The determination of the U.S. Department of Immigration issued this Monday (6/7), states that foreign students enrolled in 100% online courses must leave the country unless they transfer to 100% presential or hybrid courses at schools or universities. The situation is even more difficult for those whose visa is linked to the English Language Course, which cannot be part of a hybrid course. Likewise, students who are scheduled to enter the United States to study in the next semester, if classes are online, may be prevented from entering the country. The measure affects students with visas of the type F-1 and M-1, as well as their dependents. An additional problem for students is that with the advancement coronavirus contamination, more and more schools are adopting 100% virtual classes, thus reducing their options.
The United States beat its record for international students at the university level in 2019, with 1,095,299 foreigners attending educational institutions. Brazil is the 9th leading country in the world to send students to the United States in this category, generating an approximate revenue of $ 558 million dollars to the United States in 2018. In addition to this population, the United States still has a much larger number of students, and their dependents, on English language courses, known as ESL - English as Second Language.
The measures adopted by the American Government affect thousands of foreign students and dependents, who are in the country, including Brazilians. The measure also affected those who intend to study in the United States, as of the second semester of this year. Students affected by the new measure, those who were allowed entry into the United States through study visas F or M, have as a requirement for their permanence in the country, regular physical presence in the classroom. This basic requirement was greatly affected during the Covid-19 pandemic, especially to prevent the spread of contamination, as schools had to adapt to virtual teaching and suspend the physical presence of students in classrooms.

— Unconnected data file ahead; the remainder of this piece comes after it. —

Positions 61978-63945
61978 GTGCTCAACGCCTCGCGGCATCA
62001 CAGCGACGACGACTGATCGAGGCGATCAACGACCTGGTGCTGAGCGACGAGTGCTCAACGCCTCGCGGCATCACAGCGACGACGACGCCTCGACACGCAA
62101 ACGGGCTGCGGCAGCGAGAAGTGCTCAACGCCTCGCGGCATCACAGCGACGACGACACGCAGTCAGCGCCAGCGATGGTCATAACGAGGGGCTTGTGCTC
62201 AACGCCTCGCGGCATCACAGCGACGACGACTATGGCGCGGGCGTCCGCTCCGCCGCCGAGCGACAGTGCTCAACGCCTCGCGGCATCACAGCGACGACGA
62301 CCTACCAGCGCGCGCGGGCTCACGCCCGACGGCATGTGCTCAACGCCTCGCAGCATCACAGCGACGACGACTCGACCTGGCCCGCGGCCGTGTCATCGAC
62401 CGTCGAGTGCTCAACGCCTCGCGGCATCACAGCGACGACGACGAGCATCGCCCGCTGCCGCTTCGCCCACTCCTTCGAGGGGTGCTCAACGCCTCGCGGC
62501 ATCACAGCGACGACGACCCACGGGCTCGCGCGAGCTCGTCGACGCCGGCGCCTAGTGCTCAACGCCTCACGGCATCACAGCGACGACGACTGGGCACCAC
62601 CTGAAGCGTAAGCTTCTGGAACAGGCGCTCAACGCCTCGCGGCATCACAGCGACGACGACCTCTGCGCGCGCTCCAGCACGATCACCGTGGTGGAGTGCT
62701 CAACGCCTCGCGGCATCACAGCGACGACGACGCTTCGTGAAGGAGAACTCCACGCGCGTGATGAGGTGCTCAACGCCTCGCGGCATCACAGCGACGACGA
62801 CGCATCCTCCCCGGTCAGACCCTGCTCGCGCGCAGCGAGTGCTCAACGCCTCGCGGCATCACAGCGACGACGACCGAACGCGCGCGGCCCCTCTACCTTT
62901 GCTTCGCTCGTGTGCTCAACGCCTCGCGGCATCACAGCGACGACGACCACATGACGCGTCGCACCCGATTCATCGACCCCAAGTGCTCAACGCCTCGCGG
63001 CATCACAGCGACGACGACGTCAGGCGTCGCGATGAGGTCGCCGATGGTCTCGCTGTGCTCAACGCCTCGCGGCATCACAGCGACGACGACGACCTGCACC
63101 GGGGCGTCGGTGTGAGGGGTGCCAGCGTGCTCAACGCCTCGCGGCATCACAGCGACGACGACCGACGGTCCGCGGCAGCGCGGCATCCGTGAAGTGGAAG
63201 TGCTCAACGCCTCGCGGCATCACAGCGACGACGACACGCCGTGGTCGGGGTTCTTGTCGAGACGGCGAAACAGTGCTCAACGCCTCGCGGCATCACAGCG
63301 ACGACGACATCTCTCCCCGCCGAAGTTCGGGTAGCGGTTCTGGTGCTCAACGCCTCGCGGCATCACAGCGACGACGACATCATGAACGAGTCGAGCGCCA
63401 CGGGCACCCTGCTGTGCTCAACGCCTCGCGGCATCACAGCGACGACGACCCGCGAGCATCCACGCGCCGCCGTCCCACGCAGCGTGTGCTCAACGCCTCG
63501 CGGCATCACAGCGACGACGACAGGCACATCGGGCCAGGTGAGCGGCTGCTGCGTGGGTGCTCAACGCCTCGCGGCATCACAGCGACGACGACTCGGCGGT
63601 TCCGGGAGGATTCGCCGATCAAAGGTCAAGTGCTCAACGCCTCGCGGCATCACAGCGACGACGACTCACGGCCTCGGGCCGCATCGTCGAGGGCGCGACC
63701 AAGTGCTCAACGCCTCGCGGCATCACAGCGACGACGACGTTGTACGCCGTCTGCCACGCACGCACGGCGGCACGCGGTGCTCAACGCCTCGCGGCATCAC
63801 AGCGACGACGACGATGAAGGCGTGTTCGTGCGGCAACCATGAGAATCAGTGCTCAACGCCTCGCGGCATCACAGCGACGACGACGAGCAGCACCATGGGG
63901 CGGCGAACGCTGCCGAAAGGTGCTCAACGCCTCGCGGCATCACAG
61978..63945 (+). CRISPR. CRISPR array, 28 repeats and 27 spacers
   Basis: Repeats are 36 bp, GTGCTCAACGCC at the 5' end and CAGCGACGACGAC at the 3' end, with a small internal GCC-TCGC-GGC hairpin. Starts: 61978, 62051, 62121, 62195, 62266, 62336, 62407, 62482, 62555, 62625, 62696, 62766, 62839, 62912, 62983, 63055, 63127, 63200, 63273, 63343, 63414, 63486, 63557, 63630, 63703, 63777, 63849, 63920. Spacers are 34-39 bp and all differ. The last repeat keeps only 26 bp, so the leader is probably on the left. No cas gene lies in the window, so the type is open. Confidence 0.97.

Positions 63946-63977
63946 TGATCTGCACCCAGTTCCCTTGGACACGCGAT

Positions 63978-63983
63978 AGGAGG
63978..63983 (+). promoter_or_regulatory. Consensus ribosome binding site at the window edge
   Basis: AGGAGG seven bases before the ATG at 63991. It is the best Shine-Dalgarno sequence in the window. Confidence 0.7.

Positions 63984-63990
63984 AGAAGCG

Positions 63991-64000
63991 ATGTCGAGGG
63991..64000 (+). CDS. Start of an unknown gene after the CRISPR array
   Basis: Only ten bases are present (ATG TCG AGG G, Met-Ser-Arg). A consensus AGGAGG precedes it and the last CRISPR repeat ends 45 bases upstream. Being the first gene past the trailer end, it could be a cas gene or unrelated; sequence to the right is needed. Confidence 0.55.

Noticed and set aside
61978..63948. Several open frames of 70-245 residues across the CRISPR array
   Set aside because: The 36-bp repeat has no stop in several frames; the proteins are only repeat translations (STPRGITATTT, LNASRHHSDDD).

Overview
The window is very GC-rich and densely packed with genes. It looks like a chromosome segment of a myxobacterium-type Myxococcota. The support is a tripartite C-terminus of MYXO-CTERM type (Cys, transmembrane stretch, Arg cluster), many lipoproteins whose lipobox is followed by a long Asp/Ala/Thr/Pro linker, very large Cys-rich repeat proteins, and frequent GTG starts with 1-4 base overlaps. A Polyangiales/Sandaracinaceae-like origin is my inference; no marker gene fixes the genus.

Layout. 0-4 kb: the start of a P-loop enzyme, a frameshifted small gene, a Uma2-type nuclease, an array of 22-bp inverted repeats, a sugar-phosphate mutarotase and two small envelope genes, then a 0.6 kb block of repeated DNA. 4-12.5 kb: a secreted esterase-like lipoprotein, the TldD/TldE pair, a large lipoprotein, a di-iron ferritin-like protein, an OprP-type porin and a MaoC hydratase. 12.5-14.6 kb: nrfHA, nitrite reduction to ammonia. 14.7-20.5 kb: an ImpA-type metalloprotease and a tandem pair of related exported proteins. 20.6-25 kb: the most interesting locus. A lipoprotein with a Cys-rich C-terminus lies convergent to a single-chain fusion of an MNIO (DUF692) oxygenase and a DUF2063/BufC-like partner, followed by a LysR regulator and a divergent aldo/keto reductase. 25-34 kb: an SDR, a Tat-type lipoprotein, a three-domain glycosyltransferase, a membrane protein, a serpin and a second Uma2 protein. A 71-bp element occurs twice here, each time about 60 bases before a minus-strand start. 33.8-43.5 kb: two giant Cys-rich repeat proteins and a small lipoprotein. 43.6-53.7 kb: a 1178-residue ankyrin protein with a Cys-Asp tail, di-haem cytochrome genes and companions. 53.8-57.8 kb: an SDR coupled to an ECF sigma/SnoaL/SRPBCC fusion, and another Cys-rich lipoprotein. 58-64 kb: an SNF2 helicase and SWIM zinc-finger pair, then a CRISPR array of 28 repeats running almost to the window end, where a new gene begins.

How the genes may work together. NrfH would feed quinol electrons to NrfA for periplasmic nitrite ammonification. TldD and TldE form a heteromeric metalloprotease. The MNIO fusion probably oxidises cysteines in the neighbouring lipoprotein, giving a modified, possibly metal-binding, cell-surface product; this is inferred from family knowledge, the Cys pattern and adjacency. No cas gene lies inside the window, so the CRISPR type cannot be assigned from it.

Students who are enrolled in courses that will now be taught virtually (online) and are not included in the exceptions provided for by the restrictive determination, must leave the country or take measures to adapt, such as changing the course or educational institution, in order to fit the requirements or even file to change their condition to continue in the United States (status) to another category of temporary stay or even, in applicable cases, to immigration categories such as family members or professionals.
The consequences for noncompliance with the new measures can be serious for those who do not adapt, since the American Government may issue orders to leave the country, as well as initiate deportation procedures. People who break the immigration law have severe future consequences in their relationship with the United States, ranging from the involuntary withdrawal from the country to the barred entry for up to 10 years or even a permanent ban.